Running into Fall

Evening running in the fall means I take to the streets and enjoy the neighborhoods instead of the bike path.

Last night was the first evening run for which I wore my reflective running vest (affectionately called the highlighter vest). Gone are my evening runs along Burlington’s bike path, overlooking Lake Champlain and the Adirondack Mountains of New York State. That route will have to be reserved for weekends. Gone are the simplistic evenings that require nothing more than shorts, a top, sneakers, and the Garmin for a run. Instead, I take to the streets of Burlington with my highlighter vest and another layer or two.

Over the past few summer months, I had forgotten how charming fall can be. The city streets bustle with college students back at school and tourists visiting for fall foliage season. The transitional weather means style will do, as long as you’ve brought along a few layers. Church Street remains busy, but not too crowded for a runner trying to squeeze in between the shoppers and restaurant-goers.

And the streets. I had forgotten how much I love running through the neighborhoods. The bike path might be my favorite place to run, but the dense streets always have a story. The sidewalks are less crowded and the setting is quieter. Now is the time to re-learn the hills, the good and troublesome sidewalks. With the evening setting in earlier, all of the houses glow with a warm, cozy aura. (It is also easiest to note which houses needed lighting overhauls. Lighting makes all the difference.)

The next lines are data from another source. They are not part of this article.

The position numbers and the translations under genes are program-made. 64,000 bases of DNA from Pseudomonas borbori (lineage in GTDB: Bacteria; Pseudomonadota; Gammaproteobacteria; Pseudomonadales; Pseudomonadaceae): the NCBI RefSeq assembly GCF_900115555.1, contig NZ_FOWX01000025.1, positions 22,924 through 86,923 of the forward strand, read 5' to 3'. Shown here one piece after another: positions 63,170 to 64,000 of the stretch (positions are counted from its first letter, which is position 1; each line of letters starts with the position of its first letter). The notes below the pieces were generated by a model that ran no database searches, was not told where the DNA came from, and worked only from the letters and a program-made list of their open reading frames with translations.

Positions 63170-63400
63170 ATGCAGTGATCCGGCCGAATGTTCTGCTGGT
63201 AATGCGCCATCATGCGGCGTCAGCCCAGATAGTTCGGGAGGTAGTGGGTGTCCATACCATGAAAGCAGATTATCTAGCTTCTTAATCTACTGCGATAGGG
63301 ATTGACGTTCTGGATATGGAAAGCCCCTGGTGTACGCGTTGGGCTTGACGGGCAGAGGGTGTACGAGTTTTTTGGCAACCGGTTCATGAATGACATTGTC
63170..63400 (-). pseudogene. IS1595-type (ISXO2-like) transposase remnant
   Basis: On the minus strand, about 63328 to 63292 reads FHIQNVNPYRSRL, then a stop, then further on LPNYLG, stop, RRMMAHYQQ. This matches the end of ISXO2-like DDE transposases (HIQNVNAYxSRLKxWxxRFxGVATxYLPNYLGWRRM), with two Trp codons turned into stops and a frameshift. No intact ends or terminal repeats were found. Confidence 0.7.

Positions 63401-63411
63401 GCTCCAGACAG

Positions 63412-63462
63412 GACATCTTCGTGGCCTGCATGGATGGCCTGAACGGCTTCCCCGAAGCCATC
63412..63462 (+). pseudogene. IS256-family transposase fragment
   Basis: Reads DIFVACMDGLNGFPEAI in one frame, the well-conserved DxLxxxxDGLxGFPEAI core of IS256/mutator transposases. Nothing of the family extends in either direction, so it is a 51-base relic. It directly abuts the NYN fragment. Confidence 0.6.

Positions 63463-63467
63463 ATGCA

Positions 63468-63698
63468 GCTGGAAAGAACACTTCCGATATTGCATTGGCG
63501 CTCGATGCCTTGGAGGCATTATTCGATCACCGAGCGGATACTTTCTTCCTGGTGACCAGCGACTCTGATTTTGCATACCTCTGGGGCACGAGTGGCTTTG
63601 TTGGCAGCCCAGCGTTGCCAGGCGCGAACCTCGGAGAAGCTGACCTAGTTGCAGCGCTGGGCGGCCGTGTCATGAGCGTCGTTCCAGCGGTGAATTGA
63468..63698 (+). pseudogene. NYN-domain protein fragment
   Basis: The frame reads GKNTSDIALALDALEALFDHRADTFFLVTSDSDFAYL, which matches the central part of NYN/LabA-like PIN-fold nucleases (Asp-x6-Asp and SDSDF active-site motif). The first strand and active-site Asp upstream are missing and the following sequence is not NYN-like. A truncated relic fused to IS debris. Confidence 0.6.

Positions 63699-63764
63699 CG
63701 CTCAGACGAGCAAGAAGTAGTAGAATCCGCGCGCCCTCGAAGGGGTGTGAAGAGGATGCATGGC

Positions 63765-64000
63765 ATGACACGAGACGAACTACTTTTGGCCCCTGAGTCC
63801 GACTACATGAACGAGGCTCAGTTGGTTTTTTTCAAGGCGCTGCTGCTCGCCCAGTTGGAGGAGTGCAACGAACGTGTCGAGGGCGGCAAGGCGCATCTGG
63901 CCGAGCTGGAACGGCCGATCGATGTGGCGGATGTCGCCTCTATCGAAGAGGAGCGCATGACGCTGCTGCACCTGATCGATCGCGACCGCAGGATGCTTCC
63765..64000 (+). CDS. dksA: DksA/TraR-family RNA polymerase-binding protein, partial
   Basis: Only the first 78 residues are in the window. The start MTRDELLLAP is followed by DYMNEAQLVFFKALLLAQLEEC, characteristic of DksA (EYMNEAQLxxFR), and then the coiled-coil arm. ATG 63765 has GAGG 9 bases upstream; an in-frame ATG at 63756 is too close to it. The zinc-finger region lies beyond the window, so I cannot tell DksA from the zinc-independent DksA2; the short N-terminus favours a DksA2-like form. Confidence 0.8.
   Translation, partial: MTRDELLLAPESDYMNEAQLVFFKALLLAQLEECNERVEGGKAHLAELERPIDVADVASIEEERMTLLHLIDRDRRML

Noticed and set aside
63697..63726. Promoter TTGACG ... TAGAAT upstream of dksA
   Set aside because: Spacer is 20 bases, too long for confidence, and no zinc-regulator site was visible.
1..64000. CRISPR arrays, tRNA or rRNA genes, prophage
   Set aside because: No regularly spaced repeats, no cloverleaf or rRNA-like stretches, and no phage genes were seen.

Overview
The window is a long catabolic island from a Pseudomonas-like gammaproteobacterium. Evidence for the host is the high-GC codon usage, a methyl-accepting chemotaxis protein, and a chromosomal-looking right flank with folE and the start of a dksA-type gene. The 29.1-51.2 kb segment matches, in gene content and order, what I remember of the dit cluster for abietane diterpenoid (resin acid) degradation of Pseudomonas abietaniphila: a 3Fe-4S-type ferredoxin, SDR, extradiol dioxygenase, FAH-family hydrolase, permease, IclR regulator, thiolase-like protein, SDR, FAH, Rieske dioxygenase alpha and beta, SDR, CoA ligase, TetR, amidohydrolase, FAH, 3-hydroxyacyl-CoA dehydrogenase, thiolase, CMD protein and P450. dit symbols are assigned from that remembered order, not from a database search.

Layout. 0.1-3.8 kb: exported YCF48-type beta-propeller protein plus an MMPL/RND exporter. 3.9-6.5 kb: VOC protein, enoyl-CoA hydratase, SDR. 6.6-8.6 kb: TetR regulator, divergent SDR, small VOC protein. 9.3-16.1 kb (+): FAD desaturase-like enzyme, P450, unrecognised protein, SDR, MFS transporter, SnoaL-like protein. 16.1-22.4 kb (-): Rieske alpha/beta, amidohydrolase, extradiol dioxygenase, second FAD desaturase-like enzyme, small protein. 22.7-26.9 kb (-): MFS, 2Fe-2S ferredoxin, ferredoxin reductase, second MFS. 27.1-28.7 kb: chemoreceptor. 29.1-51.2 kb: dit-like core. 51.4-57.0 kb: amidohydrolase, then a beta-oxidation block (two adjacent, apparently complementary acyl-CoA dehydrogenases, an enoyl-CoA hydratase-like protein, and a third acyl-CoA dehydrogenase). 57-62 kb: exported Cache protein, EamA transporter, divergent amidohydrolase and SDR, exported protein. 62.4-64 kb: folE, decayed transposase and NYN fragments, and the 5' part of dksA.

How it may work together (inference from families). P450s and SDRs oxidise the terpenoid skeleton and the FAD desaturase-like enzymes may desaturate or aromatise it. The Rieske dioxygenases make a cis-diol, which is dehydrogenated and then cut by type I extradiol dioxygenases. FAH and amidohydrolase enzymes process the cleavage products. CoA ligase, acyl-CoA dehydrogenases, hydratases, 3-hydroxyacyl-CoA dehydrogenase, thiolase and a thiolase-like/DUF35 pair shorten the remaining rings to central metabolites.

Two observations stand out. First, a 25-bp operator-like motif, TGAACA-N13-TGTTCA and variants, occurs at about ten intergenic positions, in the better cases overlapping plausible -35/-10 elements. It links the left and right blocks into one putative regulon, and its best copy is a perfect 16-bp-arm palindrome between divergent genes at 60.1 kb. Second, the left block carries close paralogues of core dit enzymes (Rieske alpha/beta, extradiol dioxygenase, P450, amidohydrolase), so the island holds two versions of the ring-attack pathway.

Running in the dark is when I reacquaint myself with my favorite routes, favorite houses, and the idiosyncrasies of each street. It’s how I get to know and love Burlington so well. The crisp air is always refreshing and takes me back to cross-country memories, which I hold close to my heart.